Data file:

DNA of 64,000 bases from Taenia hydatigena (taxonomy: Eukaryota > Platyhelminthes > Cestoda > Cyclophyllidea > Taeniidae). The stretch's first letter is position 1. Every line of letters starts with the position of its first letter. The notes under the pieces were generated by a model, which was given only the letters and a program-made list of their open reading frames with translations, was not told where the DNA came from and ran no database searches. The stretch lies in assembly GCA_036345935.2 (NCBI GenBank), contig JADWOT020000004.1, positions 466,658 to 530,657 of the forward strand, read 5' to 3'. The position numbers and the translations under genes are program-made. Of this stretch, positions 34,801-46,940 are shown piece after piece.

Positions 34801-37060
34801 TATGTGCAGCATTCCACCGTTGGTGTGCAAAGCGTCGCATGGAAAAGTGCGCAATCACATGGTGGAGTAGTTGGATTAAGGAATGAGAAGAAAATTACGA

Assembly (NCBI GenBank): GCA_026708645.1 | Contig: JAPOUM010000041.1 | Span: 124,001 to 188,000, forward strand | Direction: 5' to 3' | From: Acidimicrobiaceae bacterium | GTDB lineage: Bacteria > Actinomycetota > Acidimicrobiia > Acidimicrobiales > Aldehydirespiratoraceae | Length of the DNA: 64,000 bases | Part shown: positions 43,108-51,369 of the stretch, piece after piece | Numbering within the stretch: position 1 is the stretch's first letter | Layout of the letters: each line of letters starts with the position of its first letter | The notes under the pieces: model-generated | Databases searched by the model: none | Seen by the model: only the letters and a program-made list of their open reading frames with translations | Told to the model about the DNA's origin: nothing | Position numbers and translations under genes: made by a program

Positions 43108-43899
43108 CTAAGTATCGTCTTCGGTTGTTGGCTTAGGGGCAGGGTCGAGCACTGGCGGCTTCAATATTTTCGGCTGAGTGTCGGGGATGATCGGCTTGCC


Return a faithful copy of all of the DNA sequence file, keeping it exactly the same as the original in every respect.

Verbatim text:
DNA of 64,000 bases from Taenia hydatigena (taxonomy: Eukaryota > Platyhelminthes > Cestoda > Cyclophyllidea > Taeniidae). The stretch's first letter is position 1. Every line of letters starts with the position of its first letter. The notes under the pieces were generated by a model, which was given only the letters and a program-made list of their open reading frames with translations, was not told where the DNA came from and ran no database searches. The stretch lies in assembly GCA_036345935.2 (NCBI GenBank), contig JADWOT020000004.1, positions 466,658 to 530,657 of the forward strand, read 5' to 3'. The position numbers and the translations under genes are program-made. Of this stretch, positions 34,801-46,940 are shown piece after piece.

Positions 34801-37060
34801 TATGTGCAGCATTCCACCGTTGGTGTGCAAAGCGTCGCATGGAAAAGTGCGCAATCACATGGTGGAGTAGTTGGATTAAGGAATGAGAAGAAAATTACGA

Assembly (NCBI GenBank): GCA_026708645.1 | Contig: JAPOUM010000041.1 | Span: 124,001 to 188,000, forward strand | Direction: 5' to 3' | From: Acidimicrobiaceae bacterium | GTDB lineage: Bacteria > Actinomycetota > Acidimicrobiia > Acidimicrobiales > Aldehydirespiratoraceae | Length of the DNA: 64,000 bases | Part shown: positions 43,108-51,369 of the stretch, piece after piece | Numbering within the stretch: position 1 is the stretch's first letter | Layout of the letters: each line of letters starts with the position of its first letter | The notes under the pieces: model-generated | Databases searched by the model: none | Seen by the model: only the letters and a program-made list of their open reading frames with translations | Told to the model about the DNA's origin: nothing | Position numbers and translations under genes: made by a program

Positions 43108-43899
43108 CTAAGTATCGTCTTCGGTTGTTGGCTTAGGGGCAGGGTCGAGCACTGGCGGCTTCAATATTTTCGGCTGAGTGTCGGGGATGATCGGCTTGCC